Souglakos and associates [216] demonstrated that BRAF mutations in primary colorectal cancer mark patients with poor prognosis regardless of specific treatment regimen. Patients with BRAF mutation had significantly higher likelihood of disease progression (P < 0.0001) or death (P < 0.0001) with any treatment regimen. The BRAF V600E mutation predicted independently early relapse on first-line therapy and death. It was deduced that BRAF mutation does not simply substitute for KRAS activation in a linear signaling pathway but probably confers distinct impact on prognosis. It also suggests that KRAS mutation may bypass aberrant EGFR signaling.

In the PETACC-3 study which included stage II and stage III cancers, BRAF tumor mutation was found in 7.9% of cases and there was no significant variability with tumor stage. In a multivariate analysis, BRAF mutation was significantly associated with female sex, and highly significantly associated with right-sided tumors, older age, high grade, and MSI-high tumors. In univariate and multivariate analysis BRAF mutation was not prognostic for relapse free survival but was prognostic for overall survival, particularly in patients with MSI-L MSS tumors [223].

As a predictive marker, patients with BRAF mutant tumors treated with cetuximab had also lower progression free survival compared with those with BRAF wild type (0 vs. 17%) in the study by Souglakos et al. in 2009 [216], a finding which could partly explain resistance to anti EGFR targeted therapy in a subset of patients with tumors harboring KRAS wild type. This is in keeping with an earlier study by Di Nicolantonio and colleagues [214], where the response to panitumumab or cetuximab was found to be impeded by the presence of BRAF V600E mutation and restored (in a cellular model of CRC cells) by BRAF inhibitor sorafenib [214]. They suggested that this experimental observation should encourage conceiving clinical trials using multiple therapies with EGFR and BRAF/MAPK inhibitors, considering that cetuximab, panitumumab, and sorafenib are already approved for clinical use.

Standard neoadjuvant chemotherapy, using irinotecan or oxaliplatin did not seem to be affected by KRAS/BRAF mutations [206].

10.6. PI3K and PTEN

PI3KCA mutation and PTEN deletion are two promising biomarkers that may predict resistance to anti EGFR therapy (e.g., cetuximab or panitumumab). Phosphatidylinositol 3-kinase (PI3K) is another pathway for down-stream signaling and activation stimulated by EGFR in addition to Ras/Raf/MAPK. Molecular alterations in that pathway, which in colorectal cancer are mainly mutations in PIK3CA and loss of PTEN protein expression, have been proposed as additional markers for anti-EGFR therapy resistance. The significance of alterations in this pathway in relation to resistance to anti EGFR therapy is not yet established; nevertheless the evidence suggests a possible negative predictive role for EGFR monoclonal antibody-based treatment [226]. Both PIK3CA mutations and PTEN loss may co-exist with KRAS or BRAF mutations. When PIK3CA mutations and PTEN loss of expression are combined with KRAS and BRAF mutations, up to 70% of patients may be non-responsive to cetuximab or panitumumab. It has been suggested that colon cancer may be typed and termed ‘quadruple-negative’ for patients who do not have mutations in any of these four markers [227].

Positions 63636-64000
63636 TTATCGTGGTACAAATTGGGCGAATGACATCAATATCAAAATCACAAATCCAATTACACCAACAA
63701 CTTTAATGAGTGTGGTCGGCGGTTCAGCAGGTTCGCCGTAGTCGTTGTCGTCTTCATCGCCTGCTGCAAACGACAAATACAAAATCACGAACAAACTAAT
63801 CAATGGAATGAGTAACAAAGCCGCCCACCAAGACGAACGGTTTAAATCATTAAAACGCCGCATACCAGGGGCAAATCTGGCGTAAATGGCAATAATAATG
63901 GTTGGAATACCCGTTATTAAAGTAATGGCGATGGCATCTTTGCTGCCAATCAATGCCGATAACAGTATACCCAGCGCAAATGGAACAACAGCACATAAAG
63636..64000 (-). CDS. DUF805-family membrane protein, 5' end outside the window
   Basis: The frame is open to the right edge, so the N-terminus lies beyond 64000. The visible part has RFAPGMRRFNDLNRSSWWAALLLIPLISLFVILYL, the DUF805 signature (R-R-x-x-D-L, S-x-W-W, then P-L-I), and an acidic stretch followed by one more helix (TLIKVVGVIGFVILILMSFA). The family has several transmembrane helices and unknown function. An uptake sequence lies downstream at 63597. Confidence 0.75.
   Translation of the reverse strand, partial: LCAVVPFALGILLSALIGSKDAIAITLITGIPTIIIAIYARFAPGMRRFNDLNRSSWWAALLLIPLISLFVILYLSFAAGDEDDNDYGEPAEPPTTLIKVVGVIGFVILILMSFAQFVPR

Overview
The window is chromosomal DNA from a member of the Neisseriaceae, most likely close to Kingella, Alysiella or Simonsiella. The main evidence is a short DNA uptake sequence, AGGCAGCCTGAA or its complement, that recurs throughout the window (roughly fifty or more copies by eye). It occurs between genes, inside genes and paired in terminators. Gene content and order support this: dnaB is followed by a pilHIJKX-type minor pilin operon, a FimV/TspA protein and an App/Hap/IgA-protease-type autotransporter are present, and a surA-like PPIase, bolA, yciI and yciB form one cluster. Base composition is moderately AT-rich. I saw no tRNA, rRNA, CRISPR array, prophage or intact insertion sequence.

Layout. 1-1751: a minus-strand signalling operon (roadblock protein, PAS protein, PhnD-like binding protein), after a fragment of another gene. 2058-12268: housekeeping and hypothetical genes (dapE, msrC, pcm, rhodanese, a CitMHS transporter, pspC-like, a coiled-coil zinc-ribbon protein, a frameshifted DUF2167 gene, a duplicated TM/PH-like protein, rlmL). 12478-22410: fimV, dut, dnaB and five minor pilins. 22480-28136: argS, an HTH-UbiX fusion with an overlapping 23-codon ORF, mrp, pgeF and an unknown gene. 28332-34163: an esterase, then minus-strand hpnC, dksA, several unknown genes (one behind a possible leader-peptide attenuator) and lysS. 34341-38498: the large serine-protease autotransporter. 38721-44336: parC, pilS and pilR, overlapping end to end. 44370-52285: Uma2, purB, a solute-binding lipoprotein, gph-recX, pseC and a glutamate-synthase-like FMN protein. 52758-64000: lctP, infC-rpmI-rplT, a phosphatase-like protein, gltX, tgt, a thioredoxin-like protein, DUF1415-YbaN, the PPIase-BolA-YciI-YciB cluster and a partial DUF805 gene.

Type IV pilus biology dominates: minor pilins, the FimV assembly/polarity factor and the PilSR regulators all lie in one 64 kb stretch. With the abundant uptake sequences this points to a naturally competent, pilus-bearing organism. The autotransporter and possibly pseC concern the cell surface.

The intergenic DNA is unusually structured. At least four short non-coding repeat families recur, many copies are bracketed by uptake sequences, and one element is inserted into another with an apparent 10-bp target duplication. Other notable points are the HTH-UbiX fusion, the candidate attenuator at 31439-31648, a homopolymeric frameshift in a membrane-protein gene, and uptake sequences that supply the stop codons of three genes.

10.7. CPG Island Methylator Phenotype

Aberrant hypermethylation of DNA is common in human cancers and has been associated with silencing of important tumor-suppressor genes [228], a phenomenon which has been described in colorectal cancer [229]. Those with high degrees of methylation (CIMP) were found to represent a distinct subtype with specific precursor lesions, clinical characteristics, molecular associations and morphological features. They evolve through a different pathway with sessile serrated adenomas as their precursor lesion, while cancers with low methylation are said to arise from traditional serrated adenomas or classic adenomas [102]. CIMP cancers seem to be more common in proximal tumors, in women, and in older patients [230]. Histologically, they show serration, sheeting, mucin production poor differentiation, Crohn's like reaction, tumor-infiltrating lymphocytes and lack necrosis. CIMP tumors that lack methylation of MLH1 are microsatellite stable, poorly differentiated with discohesive pleomorphic cells invading the stroma, exhibit bizarre nuclei, cribriform architecture with central necrosis and lack serrated pattern as well as tumor infiltrating lymphocytes. It shows high rate of microsatellite instability and BRAF gene mutation is common, while p53 is low [230-232].